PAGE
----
WRI to Release NatGas Emissions Working Paper – On Thursday at 9:00 a.m., the World Resources Institute will roll out a new working paper, “Clearing the Air on Natural Gas: Reducing Upstream Greenhouse Gas Emissions from U.S. Natural Gas Systems”.  The rapid expansion of unconventional natural gas development has reshaped the U.S. energy picture through increased production and reduced prices of natural gas. The shale gas production boom has also ignited divisive debates over its near- and long-term environmental impacts. The new study looks to clarify what is known about leakage rates of methane, a potent greenhouse gas, from the U.S. natural gas sector, what progress has been made to reduce those emissions, and what more can be done to further reduce leakage.  The paper outlines tools that federal and state governments can employ to reduce these harmful emissions, helping to clear the air and slow the rate of climate change.

Nestle CEO to Discuss Bottled Water Ban at NPC Newsmaker – The National Press Club Newsmakers Committee will host Kim Jeffery, Chairman of Nestlé Waters North America, at a Newsmaker forum in the Club’s Zenger Room at 10:00 a.m. Thursday.  Jeffery will focus on policy issues, health benefits and environmental controversies surrounding the growth of bottled water. Concord, Massachusetts made history this year by becoming the first town to ever ban the sale of water, citing environmental concerns over the plastic bottles. Critics question the logic of banning bottled water at a time when the nation faces a serious obesity crisis. Nestlé Waters North America is the number one bottled water company in the United States and the third largest non-alcoholic beverage company in the country.

FUTURE EVENTS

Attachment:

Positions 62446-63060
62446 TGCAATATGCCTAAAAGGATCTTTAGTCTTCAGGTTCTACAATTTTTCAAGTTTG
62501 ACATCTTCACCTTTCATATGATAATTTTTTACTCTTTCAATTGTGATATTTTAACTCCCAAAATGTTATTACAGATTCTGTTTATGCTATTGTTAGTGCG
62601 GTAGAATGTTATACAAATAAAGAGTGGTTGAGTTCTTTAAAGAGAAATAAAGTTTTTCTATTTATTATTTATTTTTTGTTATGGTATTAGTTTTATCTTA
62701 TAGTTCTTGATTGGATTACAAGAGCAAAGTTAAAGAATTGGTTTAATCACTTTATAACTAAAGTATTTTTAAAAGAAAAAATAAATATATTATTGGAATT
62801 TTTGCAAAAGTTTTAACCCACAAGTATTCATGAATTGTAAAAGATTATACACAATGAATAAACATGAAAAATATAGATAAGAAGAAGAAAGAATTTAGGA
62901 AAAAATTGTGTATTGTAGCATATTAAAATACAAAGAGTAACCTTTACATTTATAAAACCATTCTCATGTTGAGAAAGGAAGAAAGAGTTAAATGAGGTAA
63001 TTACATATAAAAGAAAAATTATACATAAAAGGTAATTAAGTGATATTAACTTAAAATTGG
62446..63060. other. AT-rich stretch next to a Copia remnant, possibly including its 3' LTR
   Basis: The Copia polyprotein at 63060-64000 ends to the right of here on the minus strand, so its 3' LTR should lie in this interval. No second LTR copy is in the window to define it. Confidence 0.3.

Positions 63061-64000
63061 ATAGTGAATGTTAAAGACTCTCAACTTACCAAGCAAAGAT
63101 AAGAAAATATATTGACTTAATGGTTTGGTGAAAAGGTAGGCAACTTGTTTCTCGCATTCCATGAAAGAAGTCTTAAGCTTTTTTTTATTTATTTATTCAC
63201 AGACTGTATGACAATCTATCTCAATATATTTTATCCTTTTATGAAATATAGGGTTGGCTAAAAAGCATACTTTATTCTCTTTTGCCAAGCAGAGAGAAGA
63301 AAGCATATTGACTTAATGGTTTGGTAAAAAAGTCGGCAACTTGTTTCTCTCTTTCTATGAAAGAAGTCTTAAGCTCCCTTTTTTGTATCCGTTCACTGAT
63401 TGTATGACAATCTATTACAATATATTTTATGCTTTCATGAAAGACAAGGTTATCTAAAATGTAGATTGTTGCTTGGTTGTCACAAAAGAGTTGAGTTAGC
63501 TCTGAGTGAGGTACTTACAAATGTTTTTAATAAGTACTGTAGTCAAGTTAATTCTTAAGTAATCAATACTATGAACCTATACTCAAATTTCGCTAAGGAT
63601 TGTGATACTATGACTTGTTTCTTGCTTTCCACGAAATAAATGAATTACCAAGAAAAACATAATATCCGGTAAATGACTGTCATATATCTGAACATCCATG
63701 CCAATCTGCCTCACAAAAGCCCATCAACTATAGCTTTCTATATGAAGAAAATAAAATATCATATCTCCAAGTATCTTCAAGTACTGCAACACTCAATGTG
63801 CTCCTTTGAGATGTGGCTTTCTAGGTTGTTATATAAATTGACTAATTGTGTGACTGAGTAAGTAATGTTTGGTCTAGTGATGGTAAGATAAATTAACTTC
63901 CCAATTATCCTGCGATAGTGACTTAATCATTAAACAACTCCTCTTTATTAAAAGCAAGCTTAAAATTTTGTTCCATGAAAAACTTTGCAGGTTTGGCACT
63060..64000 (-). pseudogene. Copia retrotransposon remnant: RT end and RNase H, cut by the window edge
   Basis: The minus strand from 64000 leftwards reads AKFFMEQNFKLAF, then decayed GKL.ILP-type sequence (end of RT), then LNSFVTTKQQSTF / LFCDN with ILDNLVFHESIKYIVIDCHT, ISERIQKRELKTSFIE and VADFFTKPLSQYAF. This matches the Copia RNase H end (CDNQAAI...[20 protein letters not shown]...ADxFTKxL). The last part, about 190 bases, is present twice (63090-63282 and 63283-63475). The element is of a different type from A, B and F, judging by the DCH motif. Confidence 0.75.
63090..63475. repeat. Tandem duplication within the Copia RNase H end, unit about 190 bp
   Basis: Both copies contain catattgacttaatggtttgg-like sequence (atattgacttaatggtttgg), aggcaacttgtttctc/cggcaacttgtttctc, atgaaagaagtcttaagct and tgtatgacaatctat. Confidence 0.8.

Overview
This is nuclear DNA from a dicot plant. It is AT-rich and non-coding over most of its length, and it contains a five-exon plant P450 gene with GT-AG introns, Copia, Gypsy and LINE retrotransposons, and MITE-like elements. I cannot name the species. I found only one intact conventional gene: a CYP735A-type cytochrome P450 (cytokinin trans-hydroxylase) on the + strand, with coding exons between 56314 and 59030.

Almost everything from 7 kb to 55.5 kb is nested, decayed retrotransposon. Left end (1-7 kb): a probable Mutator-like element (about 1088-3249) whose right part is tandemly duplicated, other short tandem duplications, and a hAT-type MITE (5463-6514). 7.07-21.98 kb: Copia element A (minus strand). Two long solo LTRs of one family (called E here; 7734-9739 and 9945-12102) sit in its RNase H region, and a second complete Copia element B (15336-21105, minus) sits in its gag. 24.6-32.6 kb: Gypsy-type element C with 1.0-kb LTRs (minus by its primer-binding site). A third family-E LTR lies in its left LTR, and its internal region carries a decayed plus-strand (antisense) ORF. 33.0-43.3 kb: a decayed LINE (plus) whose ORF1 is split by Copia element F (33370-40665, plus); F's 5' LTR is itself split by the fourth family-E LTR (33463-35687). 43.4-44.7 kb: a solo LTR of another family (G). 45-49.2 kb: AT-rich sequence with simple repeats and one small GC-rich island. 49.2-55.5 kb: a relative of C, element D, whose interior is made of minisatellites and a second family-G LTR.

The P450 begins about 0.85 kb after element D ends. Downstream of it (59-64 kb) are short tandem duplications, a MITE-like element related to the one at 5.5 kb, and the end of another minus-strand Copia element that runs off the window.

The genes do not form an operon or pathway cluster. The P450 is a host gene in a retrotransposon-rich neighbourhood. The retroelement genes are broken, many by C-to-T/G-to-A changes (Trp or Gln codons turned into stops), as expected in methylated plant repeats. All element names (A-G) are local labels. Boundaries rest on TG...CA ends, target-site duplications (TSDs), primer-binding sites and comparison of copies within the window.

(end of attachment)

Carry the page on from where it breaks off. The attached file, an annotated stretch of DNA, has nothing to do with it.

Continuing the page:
Forum to Look at Africa, Climate Issues – The Woodrow Wilson International Center for Scholars will hold a forum next Monday, April 8th at 3:00 p.m. to look at Africa ‘s population dynamics, climate change and sustainable development.  A large share of the population of Africa is living in marginalized areas that are susceptible to climate variation and extreme weather events. Population growth is occurring most rapidly in sub-Saharan Africa, increasing vulnerability to the projected impacts of climate change. Incorporating population dynamics into climate change mitigation and adaptation in these areas can help organizations better understand and address these challenges, yet issues like access to family planning, reproductive health, and women’s education and empowerment are rarely considered in climate change planning.  The African Institute for Development Policy recently conducted a study in collaboration with Population Action International to analyze the challenges and opportunities for incorporating population considerations into climate change and development interventions in sub-Saharan Africa. The results highlight policy and program implications in Kenya and Malawi and will help guide responses to climate change that include population dynamics and work towards sustainable development.  Speakers will include Eliya Msiyaphazi Zulu, of the African Institute for Development Policy, Clive Mutunga of Population Action International and Abigail Jones of Climate Advisers.